I note that the Wikipedia entry on Tunes of Glory—a 1960 adaptation of James Kennaway’s novel (Kennaway also wrote the screenplay) directed by Ronald Neame and restored by the Academy Film Archive in collaboration with The Film Foundation, Janus Films, and MoMA with funding from the Hobson/Lucas Family Foundation—identifies the film as a “dark psychological drama,” a quote from a brief article in TCM’s database. This little turn of phrase, innocuous as it might seem, perfectly embodies what Martin Scorsese calls the “devaluation of cinema.” Such quick, encapsulating descriptions are nothing new of course, but now they’re pervasive, employed as marketing tools and “critical” summations and categories on streaming platforms. Every film now, old or new, is imagined to be reducible to a basic essence, easily describable and thus dismissible. This is the attempted consumerization of the filmgoing experience: every viewing occasion tailored to your tastes and needs.

I use the word “attempted” because, of course, there’s always the simple matter of choice. This is true of so many aspects of the social media/streaming world. I remember a conversation with a younger friend a few years back, who complained about how easy it is to get caught up in Tweet wars. She went on for a bit, and I suggested that she simply drop it—get off of Twitter. For her, it was unthinkable. “You have to participate,” she said. Actually, you don’t.

On the internet, a friend explained to me many years ago, 300 words is a tome. 300 words is not even close to enough to describe the experience of Tunes of Glory. Dramatically speaking, the film is a war of nerves between an upper crust Colonel, newly arrived to lead a Scottish regiment (Kennaway himself had served with the Gordon Highlanders) and a hard-drinking working class major who has come up in the ranks and led the regiment through most of WWII after the death of their colonel in battle. Discipline and tradition and breeding vs. camaraderie and relaxation of rules and hard knocks. Who will break, the delicately constituted Colonel or the beloved and violently impulsive Major? But that's just the bare bones of the conflict. The movie is something else again, a vivid tapestry of reactions and counter reactions that find physical expression in the cloistered world, visually and psychologically, of Scottish military life, and it reaches an astonishing pitch through the acting of John Mills as the Colonel and Alec Guinness as the Major, who cuts an alarming figure with his ginger brush cut, a swaggering, needling, hard-drinking, unruly braggart, who is finally unleashed and dangerous. (Mills and Guinness were supposedly offered each other’s eventual roles and swapped.) Dark? Hardly—the action plays out in vivid color and is emotionally vibrant and electrifying. Psychological? Sure, but again, that’s just the starting point. I saw Tunes of Glory for the first time myself not too many years ago, and I was overwhelmed. For those who choose to actually watch it rather than consume it, you might have a similar reaction.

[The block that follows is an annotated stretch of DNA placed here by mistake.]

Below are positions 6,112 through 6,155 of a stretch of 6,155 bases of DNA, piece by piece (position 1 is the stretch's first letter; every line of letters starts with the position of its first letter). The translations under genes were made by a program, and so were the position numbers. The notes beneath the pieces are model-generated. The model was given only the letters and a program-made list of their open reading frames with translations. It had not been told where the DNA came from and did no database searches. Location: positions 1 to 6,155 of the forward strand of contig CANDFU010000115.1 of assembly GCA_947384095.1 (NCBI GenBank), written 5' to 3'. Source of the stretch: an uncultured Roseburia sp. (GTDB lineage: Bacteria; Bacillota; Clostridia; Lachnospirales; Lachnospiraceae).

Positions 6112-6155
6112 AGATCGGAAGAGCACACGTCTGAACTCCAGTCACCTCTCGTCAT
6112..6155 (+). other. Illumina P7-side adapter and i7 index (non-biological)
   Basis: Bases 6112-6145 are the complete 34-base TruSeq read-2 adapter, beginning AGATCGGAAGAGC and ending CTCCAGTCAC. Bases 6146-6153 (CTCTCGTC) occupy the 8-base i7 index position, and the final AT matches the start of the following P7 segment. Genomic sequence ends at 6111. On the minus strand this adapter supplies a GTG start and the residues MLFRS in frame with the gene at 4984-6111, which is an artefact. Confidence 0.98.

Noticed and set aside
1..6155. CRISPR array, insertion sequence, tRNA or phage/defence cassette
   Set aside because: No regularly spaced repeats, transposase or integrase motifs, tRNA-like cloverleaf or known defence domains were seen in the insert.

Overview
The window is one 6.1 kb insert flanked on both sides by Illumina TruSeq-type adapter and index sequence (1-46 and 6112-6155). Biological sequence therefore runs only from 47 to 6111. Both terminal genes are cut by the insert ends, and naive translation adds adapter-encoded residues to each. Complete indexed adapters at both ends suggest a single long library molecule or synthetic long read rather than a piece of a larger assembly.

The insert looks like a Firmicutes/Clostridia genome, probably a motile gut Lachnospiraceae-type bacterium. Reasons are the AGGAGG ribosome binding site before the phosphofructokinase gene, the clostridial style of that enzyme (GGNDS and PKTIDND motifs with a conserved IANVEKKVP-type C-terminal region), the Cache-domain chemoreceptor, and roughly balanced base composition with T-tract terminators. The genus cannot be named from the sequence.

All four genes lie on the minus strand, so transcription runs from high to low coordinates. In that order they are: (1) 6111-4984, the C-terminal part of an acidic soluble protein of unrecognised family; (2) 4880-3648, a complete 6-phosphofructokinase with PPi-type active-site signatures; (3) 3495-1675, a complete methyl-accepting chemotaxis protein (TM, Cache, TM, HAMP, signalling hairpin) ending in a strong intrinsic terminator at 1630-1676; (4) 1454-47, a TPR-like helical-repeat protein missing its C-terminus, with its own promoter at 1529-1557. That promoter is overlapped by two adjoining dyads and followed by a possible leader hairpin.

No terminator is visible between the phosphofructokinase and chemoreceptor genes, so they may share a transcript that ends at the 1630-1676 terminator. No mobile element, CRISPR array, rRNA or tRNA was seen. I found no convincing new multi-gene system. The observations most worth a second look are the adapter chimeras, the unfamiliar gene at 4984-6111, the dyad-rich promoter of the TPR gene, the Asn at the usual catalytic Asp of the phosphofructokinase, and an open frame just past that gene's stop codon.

That’s 505 words, and it doesn’t even scratch the surface.

- Kent Jones

Follow us on Instagram, and Twitter!


TUNES OF GLORY (1960, d. Ronald Neame)
Restored by the Academy Film Archive and The Film Foundation in collaboration with Janus Films and The Museum of Modern Art. Restoration funding provided by the Hobson/Lucas Family Foundation.


The Film Foundation

News Archive


Back to News